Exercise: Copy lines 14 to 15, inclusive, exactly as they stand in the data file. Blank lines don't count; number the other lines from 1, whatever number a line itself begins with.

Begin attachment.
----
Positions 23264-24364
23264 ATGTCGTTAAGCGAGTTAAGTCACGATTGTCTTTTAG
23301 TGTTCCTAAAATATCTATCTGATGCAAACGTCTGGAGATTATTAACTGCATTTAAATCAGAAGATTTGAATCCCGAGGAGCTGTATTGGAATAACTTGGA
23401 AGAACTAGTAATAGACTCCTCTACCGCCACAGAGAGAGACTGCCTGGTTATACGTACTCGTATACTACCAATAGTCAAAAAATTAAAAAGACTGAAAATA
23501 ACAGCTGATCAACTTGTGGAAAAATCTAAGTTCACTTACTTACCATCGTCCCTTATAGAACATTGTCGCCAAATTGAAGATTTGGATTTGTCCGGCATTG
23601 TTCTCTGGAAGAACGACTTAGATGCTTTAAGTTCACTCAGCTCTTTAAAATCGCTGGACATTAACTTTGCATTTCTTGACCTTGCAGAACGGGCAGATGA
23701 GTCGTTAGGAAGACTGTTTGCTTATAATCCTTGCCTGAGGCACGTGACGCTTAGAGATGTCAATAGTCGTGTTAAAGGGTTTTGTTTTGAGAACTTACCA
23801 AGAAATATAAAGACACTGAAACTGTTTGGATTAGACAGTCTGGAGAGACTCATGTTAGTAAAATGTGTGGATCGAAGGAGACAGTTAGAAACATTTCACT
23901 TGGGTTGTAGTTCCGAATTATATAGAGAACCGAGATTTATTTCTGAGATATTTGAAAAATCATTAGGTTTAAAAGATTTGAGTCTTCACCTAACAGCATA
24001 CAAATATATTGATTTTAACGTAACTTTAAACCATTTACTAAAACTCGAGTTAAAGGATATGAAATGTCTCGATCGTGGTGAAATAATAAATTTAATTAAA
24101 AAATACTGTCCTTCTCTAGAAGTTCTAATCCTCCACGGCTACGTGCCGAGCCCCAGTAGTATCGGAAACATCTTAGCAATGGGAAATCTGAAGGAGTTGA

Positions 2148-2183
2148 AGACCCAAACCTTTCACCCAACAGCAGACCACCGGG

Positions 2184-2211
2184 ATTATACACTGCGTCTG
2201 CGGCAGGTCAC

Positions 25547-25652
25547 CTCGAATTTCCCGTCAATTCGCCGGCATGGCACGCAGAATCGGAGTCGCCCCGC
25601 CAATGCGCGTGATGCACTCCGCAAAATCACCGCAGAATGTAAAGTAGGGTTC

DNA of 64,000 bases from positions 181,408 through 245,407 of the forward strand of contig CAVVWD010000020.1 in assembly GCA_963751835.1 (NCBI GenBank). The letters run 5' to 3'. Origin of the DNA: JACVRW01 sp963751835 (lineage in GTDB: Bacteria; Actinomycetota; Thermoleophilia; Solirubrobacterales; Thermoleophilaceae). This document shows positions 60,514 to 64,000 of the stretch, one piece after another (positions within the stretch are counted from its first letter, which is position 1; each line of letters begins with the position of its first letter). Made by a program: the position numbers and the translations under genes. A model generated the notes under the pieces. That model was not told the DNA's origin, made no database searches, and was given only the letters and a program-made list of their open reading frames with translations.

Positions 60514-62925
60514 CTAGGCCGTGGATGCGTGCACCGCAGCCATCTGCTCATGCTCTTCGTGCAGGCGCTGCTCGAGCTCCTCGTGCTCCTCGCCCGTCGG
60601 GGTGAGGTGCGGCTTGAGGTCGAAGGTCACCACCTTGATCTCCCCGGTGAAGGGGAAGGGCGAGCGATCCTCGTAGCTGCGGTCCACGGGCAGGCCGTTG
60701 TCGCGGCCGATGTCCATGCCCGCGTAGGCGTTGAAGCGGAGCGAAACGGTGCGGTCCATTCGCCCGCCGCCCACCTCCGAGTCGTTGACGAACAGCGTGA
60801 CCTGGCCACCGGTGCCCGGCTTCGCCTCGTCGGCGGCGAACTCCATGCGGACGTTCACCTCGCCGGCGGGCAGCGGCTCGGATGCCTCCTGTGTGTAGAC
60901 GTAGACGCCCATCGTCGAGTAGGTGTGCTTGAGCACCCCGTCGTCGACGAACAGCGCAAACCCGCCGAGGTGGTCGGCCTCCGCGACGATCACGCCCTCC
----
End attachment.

Positions 2184-2211
2184 ATTATACACTGCGTCTG